For all summer’s labors, it brings considerable rewards, not least to farmhouse tables. The season is liberally sprinkled with events that demand festive recognition, whether it is the successful completion of a harvest (wheat, tobacco, grapes, olives, each in due course, stretching from midsummer nearly to Christmas); a wedding scheduled for the few weeks of freedom between the trebbiatura, the threshing of the wheat, and the vendemmia, the harvest of the grapes, or the grand Feast of the Assumption on August 15, when all of Italy closes down for a month’s vacation.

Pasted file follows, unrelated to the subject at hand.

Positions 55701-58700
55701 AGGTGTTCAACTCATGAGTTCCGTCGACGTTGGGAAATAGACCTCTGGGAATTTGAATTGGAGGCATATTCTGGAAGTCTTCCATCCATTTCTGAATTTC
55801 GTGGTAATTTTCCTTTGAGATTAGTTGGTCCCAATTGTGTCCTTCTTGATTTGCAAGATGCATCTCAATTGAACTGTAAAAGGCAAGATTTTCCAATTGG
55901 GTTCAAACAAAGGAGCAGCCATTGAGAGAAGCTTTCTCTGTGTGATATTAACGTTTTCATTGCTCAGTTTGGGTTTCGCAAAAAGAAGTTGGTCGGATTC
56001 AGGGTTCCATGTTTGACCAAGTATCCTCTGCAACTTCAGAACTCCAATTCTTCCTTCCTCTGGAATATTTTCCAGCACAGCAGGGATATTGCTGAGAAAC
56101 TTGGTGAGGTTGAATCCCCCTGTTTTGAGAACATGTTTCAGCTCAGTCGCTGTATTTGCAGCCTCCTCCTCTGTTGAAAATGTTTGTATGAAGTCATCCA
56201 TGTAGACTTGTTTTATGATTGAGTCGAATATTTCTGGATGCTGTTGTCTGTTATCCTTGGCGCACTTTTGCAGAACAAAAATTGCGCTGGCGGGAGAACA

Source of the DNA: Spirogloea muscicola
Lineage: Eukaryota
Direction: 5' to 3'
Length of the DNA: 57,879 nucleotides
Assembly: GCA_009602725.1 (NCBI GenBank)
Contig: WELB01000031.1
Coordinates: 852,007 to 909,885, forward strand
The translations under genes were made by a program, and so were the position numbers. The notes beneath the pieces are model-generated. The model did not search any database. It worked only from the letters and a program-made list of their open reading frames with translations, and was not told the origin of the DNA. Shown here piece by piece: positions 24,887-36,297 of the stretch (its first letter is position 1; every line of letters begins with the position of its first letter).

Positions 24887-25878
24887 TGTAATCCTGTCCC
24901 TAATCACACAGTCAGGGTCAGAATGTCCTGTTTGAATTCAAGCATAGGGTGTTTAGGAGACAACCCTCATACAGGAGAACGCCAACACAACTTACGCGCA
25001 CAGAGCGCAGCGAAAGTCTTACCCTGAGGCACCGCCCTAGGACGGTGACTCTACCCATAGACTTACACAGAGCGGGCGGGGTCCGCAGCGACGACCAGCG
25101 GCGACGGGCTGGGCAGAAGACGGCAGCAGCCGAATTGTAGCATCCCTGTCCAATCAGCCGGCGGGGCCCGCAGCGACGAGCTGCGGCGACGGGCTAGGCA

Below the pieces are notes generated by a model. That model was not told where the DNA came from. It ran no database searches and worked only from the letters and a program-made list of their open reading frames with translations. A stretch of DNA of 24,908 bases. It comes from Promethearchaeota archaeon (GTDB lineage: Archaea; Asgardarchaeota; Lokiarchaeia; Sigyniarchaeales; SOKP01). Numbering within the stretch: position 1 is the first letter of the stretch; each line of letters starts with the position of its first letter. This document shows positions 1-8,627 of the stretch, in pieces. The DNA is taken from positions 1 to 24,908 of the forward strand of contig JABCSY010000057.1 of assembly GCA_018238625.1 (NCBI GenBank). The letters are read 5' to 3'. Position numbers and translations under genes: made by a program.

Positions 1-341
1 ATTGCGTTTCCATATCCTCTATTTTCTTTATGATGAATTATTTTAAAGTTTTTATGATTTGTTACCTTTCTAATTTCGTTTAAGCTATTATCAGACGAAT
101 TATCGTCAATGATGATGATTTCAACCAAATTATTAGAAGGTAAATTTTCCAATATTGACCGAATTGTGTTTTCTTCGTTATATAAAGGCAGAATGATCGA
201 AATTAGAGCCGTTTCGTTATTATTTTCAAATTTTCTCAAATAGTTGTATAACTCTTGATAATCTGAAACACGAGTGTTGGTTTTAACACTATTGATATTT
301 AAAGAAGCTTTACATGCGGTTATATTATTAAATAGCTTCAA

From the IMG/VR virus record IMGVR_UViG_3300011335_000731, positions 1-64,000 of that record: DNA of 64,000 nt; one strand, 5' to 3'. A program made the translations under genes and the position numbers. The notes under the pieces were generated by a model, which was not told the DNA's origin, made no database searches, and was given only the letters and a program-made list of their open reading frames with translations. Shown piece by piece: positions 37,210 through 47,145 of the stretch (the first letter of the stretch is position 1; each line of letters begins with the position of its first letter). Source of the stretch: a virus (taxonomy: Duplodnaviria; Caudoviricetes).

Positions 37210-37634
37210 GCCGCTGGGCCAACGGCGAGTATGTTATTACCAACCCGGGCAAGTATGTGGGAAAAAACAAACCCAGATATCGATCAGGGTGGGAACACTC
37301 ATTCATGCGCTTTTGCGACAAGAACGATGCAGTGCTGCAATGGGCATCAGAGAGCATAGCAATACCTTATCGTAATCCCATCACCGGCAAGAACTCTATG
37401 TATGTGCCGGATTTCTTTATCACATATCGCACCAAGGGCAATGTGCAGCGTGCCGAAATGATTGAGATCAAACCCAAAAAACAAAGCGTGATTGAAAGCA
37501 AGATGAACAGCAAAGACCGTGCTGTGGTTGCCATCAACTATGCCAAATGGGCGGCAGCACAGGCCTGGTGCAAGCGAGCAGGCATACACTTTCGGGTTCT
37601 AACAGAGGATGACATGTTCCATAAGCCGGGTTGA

Except of course for farmers, the Antolinis like to remind me: Who could take a holiday when there are pigs and chickens, ducks and rabbits, always to be fed?
Even farmers have their festive celebrations, however, when entire days are given over to the pleasures of eating and drinking, when huge extended families, including second cousins twice removed, as well as anyone who lent a hand or a hammer in the previous year, gather at long tables under a pergola of grapevines or along the shady wall of the house. Often, Sunday itself is enough to justify a feast at the Antolinis’ big stone farmhouse, with its sweeping view of the upper Tiber valley and the distant chain of the Appenines.